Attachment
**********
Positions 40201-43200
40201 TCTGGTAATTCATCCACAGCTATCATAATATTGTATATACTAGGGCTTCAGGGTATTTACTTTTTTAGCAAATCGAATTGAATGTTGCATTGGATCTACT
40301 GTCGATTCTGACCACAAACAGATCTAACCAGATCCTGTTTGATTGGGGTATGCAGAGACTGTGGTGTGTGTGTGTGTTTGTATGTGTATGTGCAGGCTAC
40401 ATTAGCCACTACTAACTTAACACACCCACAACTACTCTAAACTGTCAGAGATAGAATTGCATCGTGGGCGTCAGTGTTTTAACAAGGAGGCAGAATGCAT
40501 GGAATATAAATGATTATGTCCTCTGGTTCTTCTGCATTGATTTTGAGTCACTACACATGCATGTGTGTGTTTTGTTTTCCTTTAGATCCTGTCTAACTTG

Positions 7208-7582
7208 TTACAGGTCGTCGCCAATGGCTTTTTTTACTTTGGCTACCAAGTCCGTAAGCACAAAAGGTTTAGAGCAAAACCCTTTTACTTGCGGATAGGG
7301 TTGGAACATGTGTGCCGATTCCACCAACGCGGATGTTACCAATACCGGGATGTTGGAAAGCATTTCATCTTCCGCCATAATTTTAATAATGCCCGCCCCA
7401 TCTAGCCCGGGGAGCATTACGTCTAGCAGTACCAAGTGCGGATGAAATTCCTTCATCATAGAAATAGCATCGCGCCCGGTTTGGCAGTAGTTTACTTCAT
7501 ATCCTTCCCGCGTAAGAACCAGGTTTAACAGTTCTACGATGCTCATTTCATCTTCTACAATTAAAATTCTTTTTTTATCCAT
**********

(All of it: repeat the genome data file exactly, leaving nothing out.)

Positions 40201-43200
40201 TCTGGTAATTCATCCACAGCTATCATAATATTGTATATACTAGGGCTTCAGGGTATTTACTTTTTTAGCAAATCGAATTGAATGTTGCATTGGATCTACT
40301 GTCGATTCTGACCACAAACAGATCTAACCAGATCCTGTTTGATTGGGGTATGCAGAGACTGTGGTGTGTGTGTGTGTTTGTATGTGTATGTGCAGGCTAC
40401 ATTAGCCACTACTAACTTAACACACCCACAACTACTCTAAACTGTCAGAGATAGAATTGCATCGTGGGCGTCAGTGTTTTAACAAGGAGGCAGAATGCAT
40501 GGAATATAAATGATTATGTCCTCTGGTTCTTCTGCATTGATTTTGAGTCACTACACATGCATGTGTGTGTTTTGTTTTCCTTTAGATCCTGTCTAACTTG

Positions 7208-7582
7208 TTACAGGTCGTCGCCAATGGCTTTTTTTACTTTGGCTACCAAGTCCGTAAGCACAAAAGGTTTAGAGCAAAACCCTTTTACTTGCGGATAGGG
7301 TTGGAACATGTGTGCCGATTCCACCAACGCGGATGTTACCAATACCGGGATGTTGGAAAGCATTTCATCTTCCGCCATAATTTTAATAATGCCCGCCCCA
7401 TCTAGCCCGGGGAGCATTACGTCTAGCAGTACCAAGTGCGGATGAAATTCCTTCATCATAGAAATAGCATCGCGCCCGGTTTGGCAGTAGTTTACTTCAT
7501 ATCCTTCCCGCGTAAGAACCAGGTTTAACAGTTCTACGATGCTCATTTCATCTTCTACAATTAAAATTCTTTTTTTATCCAT